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on 18 April 2011
A group this long in the tooth should not be making albums as good as this (especially at this tempo).
Nowadays Deep Purple are at their best on the slower tempo numbers, but Uriah Heep are still playing hard driving rock, and still delivering the goods. I thought they would struggle to equal Celebration or Sleeper, but this surpassed all expectations.
Superb - if you like Uriah Heep, buy it, and if you don't check out the samples on You tube.
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on 18 April 2011
this album is for anybody that loves hammond organ driven rock. if you like Deep Purple this ones for you. this album continues where wake the sleeper left off. its chock full of classic riffs ala Mick Box. when you play the cd it sounds like an old friend. its comfortably not to stretching but well played and has a modern production. Bernie Shaw shows he is a match for david Byron and Phil Lanzon excells on hammond. songs of note include I can see you, trial of diamonds and you wont be able to to singing the lead track Nail on the head. I think thats what this album does!!!! classic
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on 21 January 2012
Vibrant: Merriam-Webster definition; 2.) pulsating with life, vigor, or activity.

Wake The Sleeper was a surprisingly vital and vibrant album from 2008. It wasn't necessarily surprising that Uriah Heep put out a great album (they've done that many times before, most recently prior to that with 1995's Sea Of Light), but the surprise was just how energetic and youthful the band sounded.

Take that youthful energy and vitality and multiply it by two and you get Into The Wild. The comparisons to Deep Purple will forever dog these guys, but on Into The Wild it's as if they decided to lay down the gauntlet and take on their peers (with whom they shared a rehearsal building back around 1969 or so). Into The Wild is as good as any Purple album from the last 27 years. In fact, it's better than most of them. That's not to say that Deep Purple hasn't put out some great albums during that time - because they have - but Into The Wild is just that damned good.

Now as similar as Into The Wild is to Deep Purple there are also a lot of significant differences. The vocal melodies are closer to recent Iron Maiden albums than Purple, and the harmonies that the band has used since the beginning makes the album very different from what Purple does. Uriah Heep is their own band, with their own sound. The obvious similarity to Purple is the prominent use of a Hammond Organ as a key musical weapon of choice. However, Bernie Shaw is a very different vocalist from Ian Gillan or David Coverdale. Original Heep singer the late David Byron was very different from those two as well. But both bands developed their signature styles around the same time, and as Purple became the more successful and better known band Heep was always (wrongly) accused of copying Purple. So be it.

With Into The Wild Uriah Heep just goes for it. They combine their musical sophistication with occasional bursts of simplicity. They aren't afraid to play a simple song like, "Nail On The Head," on the same album as more complex songs like, "Trail Of Diamonds," or, "Southern Star." And they certainly aren't afraid to put the pedal to the Metal with songs like, "Into The Wild," "I'm Ready," and, "I Can See You." This isn't Heavy Metal circa 2011. This is Heavy Metal circa 1980. It's classy, melodic, and catchy - and fairly complex at times. But despite some old school Metal on the album I wouldn't call it a Heavy Metal album. It's a Classic Rock album on steroids. It's got the oomph to show that these guys may have gotten older, but they haven't slowed down or mellowed out. There are mellow moments, and a lot of dynamics, but this isn't an album geared towards fans of Sting or anyone like that. This is flat out Rock with some slightly progressive moments. And it's really, really good.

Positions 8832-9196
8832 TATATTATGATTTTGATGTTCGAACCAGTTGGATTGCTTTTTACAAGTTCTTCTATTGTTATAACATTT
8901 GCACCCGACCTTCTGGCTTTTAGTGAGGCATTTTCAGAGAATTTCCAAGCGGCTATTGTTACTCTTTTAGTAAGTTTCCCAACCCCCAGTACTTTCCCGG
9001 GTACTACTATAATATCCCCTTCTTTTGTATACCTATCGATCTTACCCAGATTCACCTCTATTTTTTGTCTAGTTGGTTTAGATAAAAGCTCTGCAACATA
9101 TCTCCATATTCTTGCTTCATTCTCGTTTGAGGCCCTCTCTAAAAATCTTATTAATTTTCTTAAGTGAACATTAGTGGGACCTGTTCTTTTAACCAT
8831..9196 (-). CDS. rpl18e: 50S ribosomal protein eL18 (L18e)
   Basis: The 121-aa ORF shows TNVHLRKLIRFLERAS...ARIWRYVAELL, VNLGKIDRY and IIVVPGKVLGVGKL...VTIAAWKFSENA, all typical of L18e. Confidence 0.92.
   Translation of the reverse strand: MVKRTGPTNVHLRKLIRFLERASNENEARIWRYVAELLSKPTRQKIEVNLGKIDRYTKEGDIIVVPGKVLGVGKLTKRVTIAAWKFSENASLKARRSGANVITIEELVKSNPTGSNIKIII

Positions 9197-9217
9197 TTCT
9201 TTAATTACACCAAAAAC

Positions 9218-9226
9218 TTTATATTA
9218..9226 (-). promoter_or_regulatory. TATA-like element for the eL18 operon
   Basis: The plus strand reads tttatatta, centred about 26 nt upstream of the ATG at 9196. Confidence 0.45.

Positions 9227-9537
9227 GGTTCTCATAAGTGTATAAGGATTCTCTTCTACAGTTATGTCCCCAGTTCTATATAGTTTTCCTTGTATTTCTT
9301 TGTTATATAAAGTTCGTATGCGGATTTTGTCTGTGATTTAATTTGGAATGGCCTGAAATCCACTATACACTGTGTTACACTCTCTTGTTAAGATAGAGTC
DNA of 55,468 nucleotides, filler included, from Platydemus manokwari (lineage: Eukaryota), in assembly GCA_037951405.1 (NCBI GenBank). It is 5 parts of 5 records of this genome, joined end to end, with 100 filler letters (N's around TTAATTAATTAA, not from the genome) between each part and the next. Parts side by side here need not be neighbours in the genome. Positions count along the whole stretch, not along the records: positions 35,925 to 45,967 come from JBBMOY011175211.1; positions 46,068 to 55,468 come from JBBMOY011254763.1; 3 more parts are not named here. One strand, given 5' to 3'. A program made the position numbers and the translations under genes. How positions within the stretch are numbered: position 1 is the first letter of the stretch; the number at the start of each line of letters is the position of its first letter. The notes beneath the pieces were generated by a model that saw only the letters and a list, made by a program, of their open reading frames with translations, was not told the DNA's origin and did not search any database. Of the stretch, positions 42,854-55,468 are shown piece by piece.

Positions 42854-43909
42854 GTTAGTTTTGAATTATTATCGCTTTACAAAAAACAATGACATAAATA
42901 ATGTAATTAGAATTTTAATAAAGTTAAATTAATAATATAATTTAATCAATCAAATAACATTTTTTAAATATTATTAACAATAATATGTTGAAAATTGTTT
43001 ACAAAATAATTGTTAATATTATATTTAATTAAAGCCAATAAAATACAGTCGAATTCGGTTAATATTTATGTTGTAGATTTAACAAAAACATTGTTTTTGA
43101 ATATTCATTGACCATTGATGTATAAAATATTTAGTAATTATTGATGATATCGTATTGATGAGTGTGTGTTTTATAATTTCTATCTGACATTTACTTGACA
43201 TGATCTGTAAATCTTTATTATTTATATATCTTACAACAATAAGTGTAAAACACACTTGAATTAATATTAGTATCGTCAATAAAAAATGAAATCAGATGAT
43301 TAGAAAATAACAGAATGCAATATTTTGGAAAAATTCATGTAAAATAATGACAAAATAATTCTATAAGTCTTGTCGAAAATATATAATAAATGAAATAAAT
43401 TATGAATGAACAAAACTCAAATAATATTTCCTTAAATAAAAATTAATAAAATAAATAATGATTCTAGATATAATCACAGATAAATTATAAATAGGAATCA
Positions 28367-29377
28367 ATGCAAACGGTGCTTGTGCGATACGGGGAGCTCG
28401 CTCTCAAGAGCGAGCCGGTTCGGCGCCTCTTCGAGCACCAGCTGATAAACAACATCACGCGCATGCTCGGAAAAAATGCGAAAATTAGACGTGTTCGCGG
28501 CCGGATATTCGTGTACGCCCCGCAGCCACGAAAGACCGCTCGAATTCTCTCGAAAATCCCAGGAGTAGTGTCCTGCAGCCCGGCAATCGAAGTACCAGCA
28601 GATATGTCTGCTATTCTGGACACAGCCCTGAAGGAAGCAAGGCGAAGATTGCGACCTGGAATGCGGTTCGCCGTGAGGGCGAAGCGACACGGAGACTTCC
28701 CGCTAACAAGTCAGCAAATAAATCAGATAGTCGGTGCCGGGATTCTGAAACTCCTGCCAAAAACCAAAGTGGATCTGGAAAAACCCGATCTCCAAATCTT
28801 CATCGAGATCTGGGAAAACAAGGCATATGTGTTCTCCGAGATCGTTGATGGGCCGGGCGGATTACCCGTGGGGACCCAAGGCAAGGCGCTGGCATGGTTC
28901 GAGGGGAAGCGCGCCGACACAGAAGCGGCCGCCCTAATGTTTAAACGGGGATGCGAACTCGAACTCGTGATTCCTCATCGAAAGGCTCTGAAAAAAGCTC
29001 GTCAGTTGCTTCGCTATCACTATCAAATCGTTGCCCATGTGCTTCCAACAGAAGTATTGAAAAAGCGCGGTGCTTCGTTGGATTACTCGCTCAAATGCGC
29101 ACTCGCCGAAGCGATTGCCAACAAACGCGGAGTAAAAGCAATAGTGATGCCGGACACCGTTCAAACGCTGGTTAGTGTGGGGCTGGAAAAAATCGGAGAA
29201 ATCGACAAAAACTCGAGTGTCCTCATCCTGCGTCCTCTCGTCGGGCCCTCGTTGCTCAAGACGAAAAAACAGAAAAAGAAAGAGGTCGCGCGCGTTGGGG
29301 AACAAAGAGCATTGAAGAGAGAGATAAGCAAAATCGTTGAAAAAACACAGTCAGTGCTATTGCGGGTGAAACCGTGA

For more about the album go to VistaRecordsdotUS. Or just click, "Add to cart," and buy the thing now! You'll be very glad that you did. It's a great album!
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on 23 August 2011
I have pretty much discounted Uriah Heep over the last 30 years - my God, has it been that long?
When you look back, they didn't really make a classic album (calm down fans), they did however, make some fantastic music over about five albums from '71 to '74.
Great memories: Sunrise/Gypsy/Easy Livin'/Look At Yourself/Sweet Lorraine and so on.
Their previous album, "Wake The Sleeper", was a step up from their previous releases and "Into The Wild" continues in the same vein, offering straight forward hard rock, driven by a guitar/keyboard attack, but lacking the real essence of their seventies sound.
I have to admit that Bernie Shaw does an excellent job again on vocals and the first part of the album is very listenable.
It does peter away towards the end with some very average tracks.
Highlights, for me, are the title track "Into The Wild", "I'm Ready" and "Southern Star".
You know, it's close to being a very good album, but just falls a little short on content and that real desire to push the boundaries that one step further.
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on 7 July 2011
Couln't believe this cd when I heard it. Better than anything Purple are putting out these days. While I'm listening to this cd I'm also hearin' Bad Co and Angel only ten times better. Mick and the boys are at the absolute top of their game. Absolutely lovin' it.
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on 13 March 2015
not stuck on this heep line up could do with a new singer the guy from heep freedom with some coaching vocally could do the job